Please, Case Ootes: recognize that the ABC vote has spoken: 6,772 votes for their camp, 5,790 for yours. You lost by some twenty less than a thousand votes. Concede to the runner-up. Let Alexopoulos rule ward 29.

Give it up old man. Imperial Oil has moved to Calgary. Isn’t it time you headed west with them?

Toronto Coalition for Active Transportation launched to great fanfare: Margaret Wente a no-show

Wednesday, November 1st, 2006

The following press release came our way today:

For immediate release
Nov 1 2006

Toronto ON, October 31: Glen Murray, chair of the National Round Table on the Environment and the Economy, Dr. Alan Abelsohn of the Ontario College of Family Physicians and Gil Penalosa of Walk and Bike for Life will be joining the Toronto Coalition for Active Transportation (TCAT) today at a press conference to demand that the next City Council make Toronto a truly enjoyable and safe place for cycling and walking.

Etcetera, etcetera.

The press release was distributed to an elite body of journalists, typists, and massagers of keyboards of all stripes all across the august city of To-ron-to. Naturally, the ALLDERBLOB was not among that number, however we have friends in high places and so we “found out” about the TCAT launch—among other things.

The simple fact is, Margaret Wente did not answer her invitation, so it was left to the ALLDERBLOB to ask the difficult questions on her behalf.

And you heard it here first that the typist gathering, which landed with a subtle “plop” in the two-storey atrium at MEC (that’s “mountain equipment co-op” for those of you out of the loop) could be counted on the fungus of one hand: there was Jeff Gray, Toronto Global Male and Car Advertiser’s self-titled “Traffic Guru;” there were Steve Wickens and David Bruser, competing for column inches from the same paper (the Toronto Rats and Car Advertiser); there was a woman from Novae Res Urbis (yes that’s its real name, but you need a million bucks to read the damn thing), a paper which my handy translation tool gives as “If it’s in Latin, it must be important.”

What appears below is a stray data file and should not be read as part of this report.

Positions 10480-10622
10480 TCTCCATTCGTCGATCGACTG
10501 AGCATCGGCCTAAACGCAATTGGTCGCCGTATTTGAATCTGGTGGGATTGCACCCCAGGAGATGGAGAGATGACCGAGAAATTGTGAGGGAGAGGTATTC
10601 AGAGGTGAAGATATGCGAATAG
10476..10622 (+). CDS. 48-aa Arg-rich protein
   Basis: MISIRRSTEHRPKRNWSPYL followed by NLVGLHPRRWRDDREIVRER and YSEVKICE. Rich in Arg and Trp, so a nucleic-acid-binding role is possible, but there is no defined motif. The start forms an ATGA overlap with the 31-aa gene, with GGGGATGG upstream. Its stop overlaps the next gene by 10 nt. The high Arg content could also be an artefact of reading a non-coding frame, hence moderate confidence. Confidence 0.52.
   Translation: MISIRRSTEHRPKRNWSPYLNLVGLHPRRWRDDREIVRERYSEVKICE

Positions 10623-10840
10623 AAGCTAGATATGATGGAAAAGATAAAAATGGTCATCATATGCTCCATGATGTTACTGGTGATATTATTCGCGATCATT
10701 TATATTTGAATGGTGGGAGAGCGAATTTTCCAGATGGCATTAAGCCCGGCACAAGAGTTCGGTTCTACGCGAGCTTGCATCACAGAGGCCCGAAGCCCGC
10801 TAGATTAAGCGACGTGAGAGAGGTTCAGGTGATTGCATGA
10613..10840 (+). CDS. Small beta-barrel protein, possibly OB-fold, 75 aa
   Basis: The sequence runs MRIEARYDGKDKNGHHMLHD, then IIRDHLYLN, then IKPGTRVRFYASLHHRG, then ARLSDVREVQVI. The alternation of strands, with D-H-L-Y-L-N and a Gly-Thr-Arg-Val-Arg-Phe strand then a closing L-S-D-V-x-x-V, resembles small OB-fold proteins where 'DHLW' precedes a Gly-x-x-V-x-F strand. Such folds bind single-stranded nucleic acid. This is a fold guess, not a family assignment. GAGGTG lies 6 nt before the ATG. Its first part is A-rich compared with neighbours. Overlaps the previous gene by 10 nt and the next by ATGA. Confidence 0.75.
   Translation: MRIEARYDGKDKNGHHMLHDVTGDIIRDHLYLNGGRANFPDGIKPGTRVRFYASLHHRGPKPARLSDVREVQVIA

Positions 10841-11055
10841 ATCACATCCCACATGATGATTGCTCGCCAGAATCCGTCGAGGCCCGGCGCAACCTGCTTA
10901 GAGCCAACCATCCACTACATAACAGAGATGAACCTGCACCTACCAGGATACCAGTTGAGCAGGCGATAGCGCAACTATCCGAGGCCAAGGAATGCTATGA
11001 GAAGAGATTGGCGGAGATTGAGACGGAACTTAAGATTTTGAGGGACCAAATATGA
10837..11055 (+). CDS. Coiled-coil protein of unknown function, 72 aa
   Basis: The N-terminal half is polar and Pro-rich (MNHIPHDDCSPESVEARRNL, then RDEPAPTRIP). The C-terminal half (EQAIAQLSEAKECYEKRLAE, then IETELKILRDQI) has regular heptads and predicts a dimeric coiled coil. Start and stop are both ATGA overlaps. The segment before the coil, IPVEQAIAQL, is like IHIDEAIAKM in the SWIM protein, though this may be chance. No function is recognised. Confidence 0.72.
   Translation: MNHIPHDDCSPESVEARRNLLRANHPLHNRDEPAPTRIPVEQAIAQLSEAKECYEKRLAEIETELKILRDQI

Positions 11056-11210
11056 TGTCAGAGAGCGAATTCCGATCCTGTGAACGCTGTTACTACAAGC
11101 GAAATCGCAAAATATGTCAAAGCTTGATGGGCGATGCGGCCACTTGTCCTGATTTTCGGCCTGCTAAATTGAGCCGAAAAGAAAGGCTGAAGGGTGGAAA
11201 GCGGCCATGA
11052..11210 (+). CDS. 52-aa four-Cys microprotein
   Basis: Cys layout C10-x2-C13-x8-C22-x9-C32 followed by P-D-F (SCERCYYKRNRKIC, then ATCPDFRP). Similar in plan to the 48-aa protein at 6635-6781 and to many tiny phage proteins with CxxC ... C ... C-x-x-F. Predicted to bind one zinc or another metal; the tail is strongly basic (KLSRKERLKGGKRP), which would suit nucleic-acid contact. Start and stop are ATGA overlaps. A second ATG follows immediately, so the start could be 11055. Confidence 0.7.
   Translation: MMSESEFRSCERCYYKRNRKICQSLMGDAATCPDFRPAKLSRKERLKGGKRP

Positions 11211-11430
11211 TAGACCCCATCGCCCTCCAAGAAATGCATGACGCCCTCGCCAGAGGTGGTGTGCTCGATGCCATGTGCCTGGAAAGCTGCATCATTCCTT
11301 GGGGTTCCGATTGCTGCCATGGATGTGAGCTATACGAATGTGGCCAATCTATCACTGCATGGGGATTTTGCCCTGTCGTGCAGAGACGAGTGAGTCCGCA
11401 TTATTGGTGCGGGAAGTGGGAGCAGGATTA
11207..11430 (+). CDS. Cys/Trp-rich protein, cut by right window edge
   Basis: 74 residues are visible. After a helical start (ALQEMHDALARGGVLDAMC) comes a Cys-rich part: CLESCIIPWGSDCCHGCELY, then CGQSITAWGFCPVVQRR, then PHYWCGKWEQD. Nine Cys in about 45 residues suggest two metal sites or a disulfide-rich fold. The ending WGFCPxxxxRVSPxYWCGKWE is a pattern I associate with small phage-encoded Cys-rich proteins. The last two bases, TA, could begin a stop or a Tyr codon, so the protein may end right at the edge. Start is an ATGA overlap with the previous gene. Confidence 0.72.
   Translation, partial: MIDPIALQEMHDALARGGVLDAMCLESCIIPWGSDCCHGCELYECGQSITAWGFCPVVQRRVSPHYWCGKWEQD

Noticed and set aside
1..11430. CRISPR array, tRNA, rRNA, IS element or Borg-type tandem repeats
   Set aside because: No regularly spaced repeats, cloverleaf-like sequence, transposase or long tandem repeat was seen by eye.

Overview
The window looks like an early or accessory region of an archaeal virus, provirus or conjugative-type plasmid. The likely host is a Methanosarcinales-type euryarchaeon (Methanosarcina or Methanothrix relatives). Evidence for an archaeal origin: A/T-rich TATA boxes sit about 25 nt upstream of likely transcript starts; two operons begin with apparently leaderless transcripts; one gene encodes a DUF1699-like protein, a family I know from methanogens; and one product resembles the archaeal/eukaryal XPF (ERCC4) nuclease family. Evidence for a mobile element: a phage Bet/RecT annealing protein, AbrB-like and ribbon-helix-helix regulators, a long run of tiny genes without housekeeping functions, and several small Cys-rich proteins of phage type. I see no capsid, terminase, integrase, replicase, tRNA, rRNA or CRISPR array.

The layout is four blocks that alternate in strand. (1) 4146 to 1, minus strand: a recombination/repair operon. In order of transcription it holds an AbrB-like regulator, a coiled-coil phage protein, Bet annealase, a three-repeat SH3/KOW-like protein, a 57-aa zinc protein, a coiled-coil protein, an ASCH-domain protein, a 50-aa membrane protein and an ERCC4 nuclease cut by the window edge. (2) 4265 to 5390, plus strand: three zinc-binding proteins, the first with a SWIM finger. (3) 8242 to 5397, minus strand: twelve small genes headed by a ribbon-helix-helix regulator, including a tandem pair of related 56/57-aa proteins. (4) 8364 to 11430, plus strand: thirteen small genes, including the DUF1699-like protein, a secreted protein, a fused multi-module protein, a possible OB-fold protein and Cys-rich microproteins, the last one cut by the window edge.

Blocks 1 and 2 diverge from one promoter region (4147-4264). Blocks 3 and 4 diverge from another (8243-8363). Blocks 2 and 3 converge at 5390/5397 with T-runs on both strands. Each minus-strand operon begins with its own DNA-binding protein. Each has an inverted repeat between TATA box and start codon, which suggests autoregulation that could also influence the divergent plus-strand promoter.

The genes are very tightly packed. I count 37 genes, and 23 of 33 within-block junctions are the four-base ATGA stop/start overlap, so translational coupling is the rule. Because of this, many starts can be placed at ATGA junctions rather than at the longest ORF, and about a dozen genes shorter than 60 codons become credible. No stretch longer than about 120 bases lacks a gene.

There were others present, but we are not at liberty to divulge their names. Suffice it to say that Sally McKay, Steve Brearton, Rick Conroy, Paul Young, all familiar to the elite cycling set that sets the agenda within today’s city hall, along with Ron Fletcher of Toronto Bicycling Network, J.P. Warren of the Conservation Development Alliance, and someone hovering at the back, eyeballing our reporter (who had absconded with the pen provided for signing in), completed the gathering.

At the head of the room, at a longish table our pals Marty Collier, Martin Koob, and Nancy Smith-Lea bookended the three distinguished complainants mentioned above: Dr. Abelsohn, Mr. Penalosa and Mr. Murray. Marty Collier did the introductions.

We snoozed.

However, our rest was to prove fitful, and our dreams lively.